About Us

Hello! We're Chris and Jorge, a two-man team of enthusiasts with a more than 20 year long history of developing Nintendo Virtual Boy software. We are creating a versatile, open source Nintendo Virtual Boy game engine, development tools as well as new games for the system.

Support us

Support us on Patreon and get access to exclusive demos and more.

Get Sources

Find sources to all of our projects on Github of which most are MIT-licensed.

Follow us

Stay close and up to date by following our Twitter channel.

VUEngine in motion

See most of our projects in motion in our Youtube channel.

Get in touch

Meet us and a great community of Virtual Boy enthusiasts on the Planet VB Discord server.

Everything Virtual Boy

Extensive Virtual Boy database and home to a dedicated and enthusiastic community.

About VUEngine Studio

VUEngine Studio is a custom integrated development environment (IDE), tailor-made for Nintendo Virtual Boy game development with VUEngine, our versatile, object oriented Virtual Boy game engine. It is built with Eclipse Theia, a framework for building cloud and desktop IDEs using modern, state-of-the-art web technologies. At its core, Theia reuses central building blocks of Visual Studio Code and as such, VUEngine Studio looks and feels very much like VSCode and is able to consume VSCode extensions.

A quick history

In the early days of the VB homebrew scene, setting up a development environment was a challenge in itself, holding back many from even attempting to write any code for the Virtual Boy. People would have to patch and build the compiler themselves, then use some text editor to write C code against rudimentary, non-standardized libraries, invoke the compiler through the command line, throw the ROM at an inaccurate emulator... rinse and repeat for every testworthy code change. In the best case, tasks like compiling and running in an emulator were wired up to some custom buttons in the text editor. But still, all that was custom setup work.

Around 2011/2012 we managed to simplify the setup process tremendously by packaging all the necessary tools and some sample code in a preconfigured bundle called "VBDE" (Virtual Boy Development Environment). Finally, setting up a development environment was as easy as downloading and unzipping VBDE. Eventually, we also included VUEngine in the VBDE package and started shipping both together.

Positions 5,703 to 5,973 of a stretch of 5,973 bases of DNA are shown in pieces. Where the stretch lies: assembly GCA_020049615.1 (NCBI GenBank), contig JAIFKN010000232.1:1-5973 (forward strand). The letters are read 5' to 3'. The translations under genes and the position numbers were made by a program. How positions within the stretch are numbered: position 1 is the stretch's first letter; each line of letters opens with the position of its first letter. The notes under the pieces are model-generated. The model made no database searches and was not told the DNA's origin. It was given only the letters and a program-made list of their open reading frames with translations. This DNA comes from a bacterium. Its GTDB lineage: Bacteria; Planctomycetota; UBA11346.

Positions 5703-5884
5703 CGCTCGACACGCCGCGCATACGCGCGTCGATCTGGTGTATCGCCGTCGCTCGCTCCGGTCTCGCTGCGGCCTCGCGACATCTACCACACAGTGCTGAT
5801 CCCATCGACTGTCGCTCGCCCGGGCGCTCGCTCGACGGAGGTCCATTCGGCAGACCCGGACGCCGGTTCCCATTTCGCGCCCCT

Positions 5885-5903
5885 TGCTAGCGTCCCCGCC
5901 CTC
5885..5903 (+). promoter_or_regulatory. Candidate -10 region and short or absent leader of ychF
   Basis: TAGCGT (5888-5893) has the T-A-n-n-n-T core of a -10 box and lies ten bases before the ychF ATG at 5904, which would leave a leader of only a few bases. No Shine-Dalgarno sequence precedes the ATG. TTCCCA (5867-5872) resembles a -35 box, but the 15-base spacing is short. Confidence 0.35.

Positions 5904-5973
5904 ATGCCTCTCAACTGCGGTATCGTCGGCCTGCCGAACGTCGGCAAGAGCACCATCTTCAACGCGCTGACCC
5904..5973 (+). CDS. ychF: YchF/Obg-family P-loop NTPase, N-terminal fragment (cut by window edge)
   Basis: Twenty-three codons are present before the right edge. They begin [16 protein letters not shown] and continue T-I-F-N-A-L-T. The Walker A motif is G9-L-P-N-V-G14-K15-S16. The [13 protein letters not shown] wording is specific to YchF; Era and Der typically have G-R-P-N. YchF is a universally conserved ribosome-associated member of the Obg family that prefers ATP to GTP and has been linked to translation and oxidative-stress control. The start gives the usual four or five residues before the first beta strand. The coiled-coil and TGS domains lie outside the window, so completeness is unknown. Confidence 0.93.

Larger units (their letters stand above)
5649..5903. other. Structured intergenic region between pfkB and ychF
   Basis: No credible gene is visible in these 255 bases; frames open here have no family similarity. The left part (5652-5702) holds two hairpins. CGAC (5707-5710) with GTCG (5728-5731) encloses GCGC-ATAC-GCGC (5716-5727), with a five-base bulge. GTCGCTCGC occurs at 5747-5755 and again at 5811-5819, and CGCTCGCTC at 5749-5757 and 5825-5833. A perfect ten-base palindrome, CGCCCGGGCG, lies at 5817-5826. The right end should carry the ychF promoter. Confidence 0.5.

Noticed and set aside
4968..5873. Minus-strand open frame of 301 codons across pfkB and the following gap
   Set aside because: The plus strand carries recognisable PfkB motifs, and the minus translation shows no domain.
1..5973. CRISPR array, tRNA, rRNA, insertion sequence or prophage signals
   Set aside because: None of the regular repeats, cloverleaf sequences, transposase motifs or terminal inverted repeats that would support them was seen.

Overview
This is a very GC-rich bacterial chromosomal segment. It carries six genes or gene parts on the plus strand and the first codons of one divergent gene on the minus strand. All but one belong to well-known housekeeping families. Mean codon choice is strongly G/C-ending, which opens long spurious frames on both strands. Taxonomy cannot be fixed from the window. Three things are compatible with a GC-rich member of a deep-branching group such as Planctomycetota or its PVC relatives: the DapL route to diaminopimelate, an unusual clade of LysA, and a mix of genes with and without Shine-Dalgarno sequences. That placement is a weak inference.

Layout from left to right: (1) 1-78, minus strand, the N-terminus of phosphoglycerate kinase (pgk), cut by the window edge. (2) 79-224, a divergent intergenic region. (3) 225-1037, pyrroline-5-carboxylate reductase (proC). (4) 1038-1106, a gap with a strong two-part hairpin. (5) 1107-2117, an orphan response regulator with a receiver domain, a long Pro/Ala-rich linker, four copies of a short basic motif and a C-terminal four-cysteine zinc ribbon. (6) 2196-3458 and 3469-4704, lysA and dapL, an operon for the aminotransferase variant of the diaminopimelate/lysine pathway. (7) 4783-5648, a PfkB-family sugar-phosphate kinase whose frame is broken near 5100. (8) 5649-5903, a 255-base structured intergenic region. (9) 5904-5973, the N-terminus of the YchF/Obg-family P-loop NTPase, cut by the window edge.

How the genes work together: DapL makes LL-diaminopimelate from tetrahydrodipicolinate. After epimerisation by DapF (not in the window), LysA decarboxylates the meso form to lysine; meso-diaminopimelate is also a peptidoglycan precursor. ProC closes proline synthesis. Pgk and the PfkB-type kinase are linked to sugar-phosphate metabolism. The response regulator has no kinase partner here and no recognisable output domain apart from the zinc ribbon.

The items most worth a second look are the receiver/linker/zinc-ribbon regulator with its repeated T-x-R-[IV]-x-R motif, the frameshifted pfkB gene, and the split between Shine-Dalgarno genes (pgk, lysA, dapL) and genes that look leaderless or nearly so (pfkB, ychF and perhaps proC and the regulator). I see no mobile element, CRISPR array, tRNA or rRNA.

VBDE has been a convenient tool for many years and made our lifes and those of many other Virtual Boy developers much easier. However, at the end of the day, VBDE was just a collection of mostly general purpose tools with some minor customizations for our cause. As such, it left a lot to be desired and we had long been striving for some better tools to replace VBDE. When Visual Studio Code emerged, it looked like we had finally found the right route to go down. We started implementing a custom extension called "VUEngine IDE" in December 2018, and shortly after, we had implemented all the needed tools and complete switched over from VBDE internally.

Around the same time, we did a survey on our Patreon, asking our backers what we should focus on in the following months. We were pleased to learn that many people were interested in learning how to create their own games with VUEngine, and we were eager to create a series of tutorials to empower them to do so! However, in order to be able to demonstrate things with the same tools people would eventually be using, we first needed to finish our work on the new IDE. But months, even years went by and we obviously had a bit too much work on our plates to bring our VSCode extension, which we renamed to "VUEngine Studio" in the meantime, to a releasable state.

Fast forward to November 2020. VUEngine Studio (the VSCode extension version) was still an internal tool, shared with only a few other developers. And we still weren't able to deliver those tutorials we promised (sorry again for that!). We had poured a lot of energy into Formula V that year and were taking a two months break from Virtual Boy development to refill the batteries... or at least that was the plan, but things took a U-turn after we learned about the Eclipse Theia project...